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Wiki: <<Subsystem>> Logging

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Purpose
to provide an api for debug log and trace messages.
Layer

<<Layer>> Low-level subsystems

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Design of the subsystem

The purpose of debug log and trace messages is to provide a mechanism that allows the developer to enable output of minor events focused on a specific problem area and to follow what is going on inside ArgoUML.

The Logging uses log4j directly.

The Logging is an infrastructure subsystem.

ArgoUML uses the standard log4j logging facility. The following sections deal with the current implementation in ArgoUML. By default, logging is turned off and only the version information of all used libraries are shown on the console.

What to Log in ArgoUML

Logging entries in log4j belong to exactly one level.

The FATAL level designates very severe error events that will presumably lead the application to abort. Everything known about the reasons for the abortion of the application shall be logged.

The ERROR level designates error events that might still allow the application to continue running. Everything known about the reasons for this error condition shall be logged.

The WARN level designates potentially harmful situations.

The INFO level designates informational messages that highlight the progress of the application at coarse-grained level. This typically involves creating modules, subsystems, and singletons, loading and saving of files, imported files, opening and closing files.

The DEBUG level designates fine-grained informational events that are most useful to debug an application. This could be everything happening within the application.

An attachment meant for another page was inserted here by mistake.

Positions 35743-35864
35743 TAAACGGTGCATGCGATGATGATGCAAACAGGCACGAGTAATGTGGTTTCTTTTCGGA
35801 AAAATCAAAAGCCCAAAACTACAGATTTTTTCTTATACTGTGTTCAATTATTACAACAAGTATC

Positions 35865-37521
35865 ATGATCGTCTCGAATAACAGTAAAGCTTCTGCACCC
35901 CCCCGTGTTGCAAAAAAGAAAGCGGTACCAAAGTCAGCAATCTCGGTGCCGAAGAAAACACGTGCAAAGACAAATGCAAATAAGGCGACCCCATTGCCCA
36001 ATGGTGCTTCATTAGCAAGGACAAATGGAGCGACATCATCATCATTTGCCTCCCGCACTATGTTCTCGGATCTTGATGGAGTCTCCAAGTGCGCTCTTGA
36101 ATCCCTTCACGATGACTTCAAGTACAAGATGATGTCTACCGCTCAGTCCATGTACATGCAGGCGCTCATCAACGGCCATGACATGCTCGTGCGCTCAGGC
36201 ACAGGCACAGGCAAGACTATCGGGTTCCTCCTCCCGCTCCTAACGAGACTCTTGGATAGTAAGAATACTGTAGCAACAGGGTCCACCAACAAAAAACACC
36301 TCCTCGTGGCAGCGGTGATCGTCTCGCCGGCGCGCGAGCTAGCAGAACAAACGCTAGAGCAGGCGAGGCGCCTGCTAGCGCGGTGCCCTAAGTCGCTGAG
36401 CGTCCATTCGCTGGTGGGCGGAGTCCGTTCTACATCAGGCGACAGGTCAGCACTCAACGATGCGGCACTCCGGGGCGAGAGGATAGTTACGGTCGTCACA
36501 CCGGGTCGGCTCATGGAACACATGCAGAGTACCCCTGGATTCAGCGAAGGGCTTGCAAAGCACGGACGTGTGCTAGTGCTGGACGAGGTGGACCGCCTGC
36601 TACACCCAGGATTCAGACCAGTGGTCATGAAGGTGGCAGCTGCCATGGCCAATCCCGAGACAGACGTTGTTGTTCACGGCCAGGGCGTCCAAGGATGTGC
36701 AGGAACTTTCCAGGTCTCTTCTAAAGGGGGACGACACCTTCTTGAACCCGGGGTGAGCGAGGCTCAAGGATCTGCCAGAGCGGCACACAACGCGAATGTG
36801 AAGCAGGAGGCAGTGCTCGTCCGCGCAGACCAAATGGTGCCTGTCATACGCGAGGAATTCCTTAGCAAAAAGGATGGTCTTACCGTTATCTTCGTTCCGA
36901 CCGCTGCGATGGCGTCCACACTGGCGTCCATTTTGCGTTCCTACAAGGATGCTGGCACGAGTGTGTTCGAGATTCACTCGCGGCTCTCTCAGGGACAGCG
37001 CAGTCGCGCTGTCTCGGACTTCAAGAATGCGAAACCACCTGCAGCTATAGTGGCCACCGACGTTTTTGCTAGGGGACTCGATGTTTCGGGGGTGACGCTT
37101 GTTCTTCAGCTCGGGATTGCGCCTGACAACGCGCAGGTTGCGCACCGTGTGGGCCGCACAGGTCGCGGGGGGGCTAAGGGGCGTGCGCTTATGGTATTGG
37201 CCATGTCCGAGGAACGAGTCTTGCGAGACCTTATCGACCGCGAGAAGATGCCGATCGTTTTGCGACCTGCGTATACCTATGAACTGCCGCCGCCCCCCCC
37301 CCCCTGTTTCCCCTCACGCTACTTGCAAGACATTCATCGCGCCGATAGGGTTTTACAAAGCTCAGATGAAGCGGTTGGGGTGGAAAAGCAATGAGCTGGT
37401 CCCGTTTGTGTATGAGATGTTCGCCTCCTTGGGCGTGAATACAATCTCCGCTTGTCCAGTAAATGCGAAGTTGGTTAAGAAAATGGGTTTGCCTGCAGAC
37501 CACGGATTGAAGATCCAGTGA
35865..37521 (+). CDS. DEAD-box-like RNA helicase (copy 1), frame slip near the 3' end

This list is ordered according to the priority of these logging entries i.e. if logging on level WARN is enabled for a particular class/package, all logging entries that belong to the above levels ERROR and FATAL are logged as well.

How to Create Log Entries...

In the ArgoUML project have decided to have all loggers private static final with a static initializer.

The reason for making them private is that this reduces the coupling between classes i.e. there is no risk that one class uses some other class' Logger to do logging.

The reason for making them static is that our classes are more or less all either lightweight, like a representation of an object in the model, or a singleton. For the lightweight classes, having a reference to a logger object per object is a burden and for the singleton objects it doesn't care if the logger is static or not.

The reason for making this final is that it shall never be modified by the class.

The reason for having a static initializer is that then all classes can do this in the same way and we don't ever risk to forgot to create the Logger.

You should not use System.out.println in ArgoUML Java Code. The only exception of this rule is for output in non-GUI mode like to print the usage message in Main.java.

Example 5.2. Logging in ArgoUML

import org.apache.log4j.Logger;
...
public class theClass {
...
    private static final Logger LOG =
        Logger.getLogger(theClass.class);

...

    public void anExample() {
        LOG.debug("This is a debug message.");
        LOG.info("This is a info message.");
        LOG.warn("This is a warning.");
        LOG.error("This is an error.");
        LOG.fatal("This is fatal. The program stops now working...");
    }

How to Enable Logging...

log4j uses the command line parameter -Dlog4j.configuration = URL to configure itself where URL points to the location of your log4j configuration file.